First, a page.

The Saturday Poem: A Visit, by Gerald Dawe

A poem in memory of Gerard Fanning 1952-2017

Gerard Fanning photographed by Moya Nolan. Courtesy of Dedalus Press

Gerard Fanning photographed by Moya Nolan. Courtesy of Dedalus Press

 

Gerard Fanning 1952-2017

Bees at the lavender beds hop
and skip and settle momentarily –
‘So many of them are there
once you really start looking,

and then at dusk they make
their way off, is it, westwards? . . .’
As we yarn, a couple of gardens
Away the innocent child swings

and sings to himself in the sunlight
of high-up marshalling rooks,
the odd passing shadow of a cloud.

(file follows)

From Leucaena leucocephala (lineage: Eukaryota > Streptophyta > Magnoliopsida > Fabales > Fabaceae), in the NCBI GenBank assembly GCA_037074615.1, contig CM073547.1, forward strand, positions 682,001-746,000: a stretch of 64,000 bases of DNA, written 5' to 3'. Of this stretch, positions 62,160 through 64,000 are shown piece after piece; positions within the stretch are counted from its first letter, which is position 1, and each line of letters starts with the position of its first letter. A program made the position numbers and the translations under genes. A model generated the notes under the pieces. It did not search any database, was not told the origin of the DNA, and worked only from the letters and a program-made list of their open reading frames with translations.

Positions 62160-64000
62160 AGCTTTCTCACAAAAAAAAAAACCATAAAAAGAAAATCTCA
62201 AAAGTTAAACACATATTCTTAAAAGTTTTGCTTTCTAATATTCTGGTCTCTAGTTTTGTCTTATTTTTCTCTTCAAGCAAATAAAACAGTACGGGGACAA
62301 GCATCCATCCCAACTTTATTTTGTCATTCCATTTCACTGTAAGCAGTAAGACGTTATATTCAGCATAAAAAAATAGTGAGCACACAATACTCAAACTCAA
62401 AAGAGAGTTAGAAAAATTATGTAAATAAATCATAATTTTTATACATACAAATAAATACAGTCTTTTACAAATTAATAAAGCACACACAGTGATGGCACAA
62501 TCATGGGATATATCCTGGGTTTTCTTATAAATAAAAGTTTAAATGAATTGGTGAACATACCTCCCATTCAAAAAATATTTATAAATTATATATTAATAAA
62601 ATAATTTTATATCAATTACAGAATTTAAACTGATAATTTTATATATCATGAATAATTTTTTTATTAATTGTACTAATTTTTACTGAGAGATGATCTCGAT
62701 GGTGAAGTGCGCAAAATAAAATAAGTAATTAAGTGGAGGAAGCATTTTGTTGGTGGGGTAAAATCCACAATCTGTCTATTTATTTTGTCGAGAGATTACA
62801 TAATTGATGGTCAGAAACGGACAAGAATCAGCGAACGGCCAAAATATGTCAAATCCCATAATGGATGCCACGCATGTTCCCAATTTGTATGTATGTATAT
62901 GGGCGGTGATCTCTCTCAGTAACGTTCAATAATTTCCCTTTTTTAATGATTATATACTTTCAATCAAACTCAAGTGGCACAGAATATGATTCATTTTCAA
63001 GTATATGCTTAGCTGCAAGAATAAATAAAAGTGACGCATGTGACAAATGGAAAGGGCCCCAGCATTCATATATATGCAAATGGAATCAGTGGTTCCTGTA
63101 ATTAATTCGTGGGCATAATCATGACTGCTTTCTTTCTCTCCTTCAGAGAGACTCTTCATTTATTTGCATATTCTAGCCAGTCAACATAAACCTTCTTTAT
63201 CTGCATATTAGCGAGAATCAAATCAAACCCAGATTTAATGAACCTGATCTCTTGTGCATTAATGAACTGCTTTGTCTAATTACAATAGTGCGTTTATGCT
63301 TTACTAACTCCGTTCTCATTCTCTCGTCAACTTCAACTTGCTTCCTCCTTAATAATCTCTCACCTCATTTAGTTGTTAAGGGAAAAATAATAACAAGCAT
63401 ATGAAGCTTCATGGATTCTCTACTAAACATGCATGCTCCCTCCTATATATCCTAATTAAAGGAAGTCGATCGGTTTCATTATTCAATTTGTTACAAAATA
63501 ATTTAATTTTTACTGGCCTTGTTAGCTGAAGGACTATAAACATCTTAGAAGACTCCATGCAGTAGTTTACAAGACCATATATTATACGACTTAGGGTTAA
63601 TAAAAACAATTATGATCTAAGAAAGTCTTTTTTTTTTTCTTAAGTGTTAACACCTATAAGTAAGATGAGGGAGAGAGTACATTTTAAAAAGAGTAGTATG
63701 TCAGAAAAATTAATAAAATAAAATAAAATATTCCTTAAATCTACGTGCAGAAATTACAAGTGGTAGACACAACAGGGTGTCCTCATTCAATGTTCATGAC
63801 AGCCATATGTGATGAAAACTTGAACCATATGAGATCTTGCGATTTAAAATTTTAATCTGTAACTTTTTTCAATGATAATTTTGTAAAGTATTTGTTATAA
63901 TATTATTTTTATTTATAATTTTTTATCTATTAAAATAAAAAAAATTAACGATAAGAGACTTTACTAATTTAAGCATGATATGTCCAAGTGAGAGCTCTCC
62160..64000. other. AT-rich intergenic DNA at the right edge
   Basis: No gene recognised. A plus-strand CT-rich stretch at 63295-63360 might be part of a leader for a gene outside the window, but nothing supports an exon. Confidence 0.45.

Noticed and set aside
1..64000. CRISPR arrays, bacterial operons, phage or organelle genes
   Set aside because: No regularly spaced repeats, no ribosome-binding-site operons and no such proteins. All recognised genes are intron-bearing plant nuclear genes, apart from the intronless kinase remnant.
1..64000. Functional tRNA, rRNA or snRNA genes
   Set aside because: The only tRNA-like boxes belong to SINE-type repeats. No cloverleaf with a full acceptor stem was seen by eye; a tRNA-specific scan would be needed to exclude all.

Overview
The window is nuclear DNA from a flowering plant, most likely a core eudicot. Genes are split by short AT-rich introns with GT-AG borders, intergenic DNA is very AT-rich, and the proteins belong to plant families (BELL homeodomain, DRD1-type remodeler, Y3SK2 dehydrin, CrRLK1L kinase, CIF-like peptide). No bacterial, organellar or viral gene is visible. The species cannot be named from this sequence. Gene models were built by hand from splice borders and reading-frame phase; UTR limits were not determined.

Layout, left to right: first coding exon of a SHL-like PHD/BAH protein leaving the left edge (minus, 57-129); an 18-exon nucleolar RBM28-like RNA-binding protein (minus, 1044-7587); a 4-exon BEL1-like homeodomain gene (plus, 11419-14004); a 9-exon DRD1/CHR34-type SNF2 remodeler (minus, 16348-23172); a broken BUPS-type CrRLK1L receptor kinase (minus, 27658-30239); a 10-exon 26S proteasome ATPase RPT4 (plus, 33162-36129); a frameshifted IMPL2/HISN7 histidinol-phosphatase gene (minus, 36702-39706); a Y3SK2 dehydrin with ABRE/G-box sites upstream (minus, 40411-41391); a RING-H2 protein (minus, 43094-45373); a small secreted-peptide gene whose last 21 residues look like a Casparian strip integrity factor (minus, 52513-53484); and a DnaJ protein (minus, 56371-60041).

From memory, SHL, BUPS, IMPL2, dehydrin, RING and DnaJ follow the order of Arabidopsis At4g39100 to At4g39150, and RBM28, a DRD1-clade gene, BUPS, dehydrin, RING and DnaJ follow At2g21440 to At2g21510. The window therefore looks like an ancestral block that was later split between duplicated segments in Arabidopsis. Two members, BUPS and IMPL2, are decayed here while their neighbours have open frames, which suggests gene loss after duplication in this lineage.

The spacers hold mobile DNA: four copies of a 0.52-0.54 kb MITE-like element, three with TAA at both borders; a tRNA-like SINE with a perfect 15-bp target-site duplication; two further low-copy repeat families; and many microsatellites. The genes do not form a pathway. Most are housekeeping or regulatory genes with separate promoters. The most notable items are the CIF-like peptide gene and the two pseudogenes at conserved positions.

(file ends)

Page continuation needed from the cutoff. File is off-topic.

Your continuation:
And now this, the hesitant breath.

Are you the same boy smashing
through the salty waves, or strolling
at a countryman’s pace
by once-known family fields,

a little out of sorts –
‘You know yourself’ –
the nights drawing in
along the vivid coast

rather than here or hereabouts,
the noisy trees settle down
to your kind of silence,
the ‘watchful’ imminent dawn.

Gerald Dawe has published several collections of poetry as well as books of essays and critical studies. His most recent publication is In Another World: Van Morrison and Belfast (Merrion Press )